COVID has hit Kid Ramos just like every other artist who makes their living physically bringing the Blues to people all over the world. “I’m pretty much stuck here in Southern CA, I haven’t done much. I’ve played some gigs with my son cause my son has his own band he has CDs out and stuff too.” But, when the the pandemic hit and the world shut its doors, Kid and his bandmates in the journeymen conglomerate The Proven Ones, were on the cusp of really maximizing on the incredibly creative and popular success of their project. The band along with Kid consists of Willie J Campbell on bass, drummer Jimi Bott, keyboardist Anthony Geraci, and Brian Tempelton singing with his gravely croon. Kid tells the story of how The Proven Ones started and how they worked through their 2 preleases:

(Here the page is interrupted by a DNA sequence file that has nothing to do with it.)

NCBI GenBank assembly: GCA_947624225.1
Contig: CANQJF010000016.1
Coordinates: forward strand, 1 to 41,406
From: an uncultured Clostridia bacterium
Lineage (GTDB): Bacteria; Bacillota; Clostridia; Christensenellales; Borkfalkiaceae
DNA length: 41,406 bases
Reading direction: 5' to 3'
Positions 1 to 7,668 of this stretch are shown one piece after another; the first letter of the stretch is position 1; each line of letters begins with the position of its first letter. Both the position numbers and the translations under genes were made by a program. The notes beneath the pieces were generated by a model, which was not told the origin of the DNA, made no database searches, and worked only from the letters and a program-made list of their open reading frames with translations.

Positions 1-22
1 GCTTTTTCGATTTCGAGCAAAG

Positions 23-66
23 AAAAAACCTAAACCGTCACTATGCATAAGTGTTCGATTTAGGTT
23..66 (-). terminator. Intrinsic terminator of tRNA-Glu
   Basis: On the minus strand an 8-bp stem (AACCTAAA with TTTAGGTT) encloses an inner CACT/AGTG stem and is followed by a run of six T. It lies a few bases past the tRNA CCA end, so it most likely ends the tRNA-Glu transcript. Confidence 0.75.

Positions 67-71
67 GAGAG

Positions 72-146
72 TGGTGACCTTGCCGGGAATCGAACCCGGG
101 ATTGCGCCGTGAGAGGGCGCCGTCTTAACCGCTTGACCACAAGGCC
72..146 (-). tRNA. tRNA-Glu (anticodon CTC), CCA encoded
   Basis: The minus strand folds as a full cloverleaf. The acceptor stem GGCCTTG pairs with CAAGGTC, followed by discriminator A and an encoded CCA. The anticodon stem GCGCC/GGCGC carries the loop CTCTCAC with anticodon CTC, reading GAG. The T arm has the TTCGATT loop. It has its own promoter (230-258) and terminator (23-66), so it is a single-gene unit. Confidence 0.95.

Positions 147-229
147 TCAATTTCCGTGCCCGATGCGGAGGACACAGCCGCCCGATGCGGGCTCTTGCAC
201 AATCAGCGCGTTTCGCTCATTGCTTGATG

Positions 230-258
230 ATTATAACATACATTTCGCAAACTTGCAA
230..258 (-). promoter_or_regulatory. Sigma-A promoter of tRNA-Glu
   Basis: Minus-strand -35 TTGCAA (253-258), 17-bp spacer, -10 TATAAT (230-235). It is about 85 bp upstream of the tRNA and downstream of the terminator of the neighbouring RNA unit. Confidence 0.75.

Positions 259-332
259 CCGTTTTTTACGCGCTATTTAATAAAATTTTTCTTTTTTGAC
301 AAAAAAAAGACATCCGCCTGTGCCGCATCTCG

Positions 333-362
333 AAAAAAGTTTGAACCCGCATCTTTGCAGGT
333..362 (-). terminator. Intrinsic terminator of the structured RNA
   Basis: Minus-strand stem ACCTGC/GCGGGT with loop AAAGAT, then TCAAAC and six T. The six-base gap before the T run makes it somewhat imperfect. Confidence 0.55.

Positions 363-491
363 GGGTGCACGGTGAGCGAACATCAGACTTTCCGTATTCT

“The bass player, Willie J Campbell who has been one of my closest friends for 40 years. I played with him in the Fabulous Thunderbirds, but I met him in the James Harmon Band, we’ve always just had a good friendship through all the years. He put together a New Year’s Eve gig in Missouri where he lives. We had Sugaray Rayford, me, Anthony Geraci, Jimi Bott and that was the band you know. He flew everybody out there and we’re in the van picked up from the airport driving back going ‘you know this gonna be a great time, we need to make a record with this band.’ Because at this time Randy Chortkoff (founder and executive of Delta Groove Productions a major independent Blues label) had passed away, nobody knew what was going to be the future for Delta Groove. So we go ‘let’s do a recording, let’s get together and make a record man, with this band you know, it’s a killer band.’ So Jimi Bott has a great studio, he’s a fantastic engineer, he has a studio in his house you know. So he goes ‘let’s put together a few gigs in Portland,’ he lives in Oregon. ‘Everybody fly out let’s figure out everybody’s schedule and when we can do it, and let’s make a record.’ That’s what we did. Played the New Year’s Eve gig (in Missouri) and had a great time, we hung out at Willie’s house, rehearsed and kind of just reacquainted everybody what we wanted to do material wise. The gig went off great and everything so we kept the fire going you know so to speak. We basically went out to Portland and we played a couple of gigs. And in-between the gigs we recorded during the day and that was the first The Proven Ones record, Wild Again. Well Ray, he did some scratch vocals but he just really wasn’t focused on doing that. He had his own thing going by then really strong and I think he just realized he was spread too thin. So enter Brian Templeton. You know we just fell in love with Brian man. He was the perfect fit. The guy’s so down to earth, just a talented musician all the way around a great singer. The guy came in and just nailed all this stuff. So of course everybody lives in different states.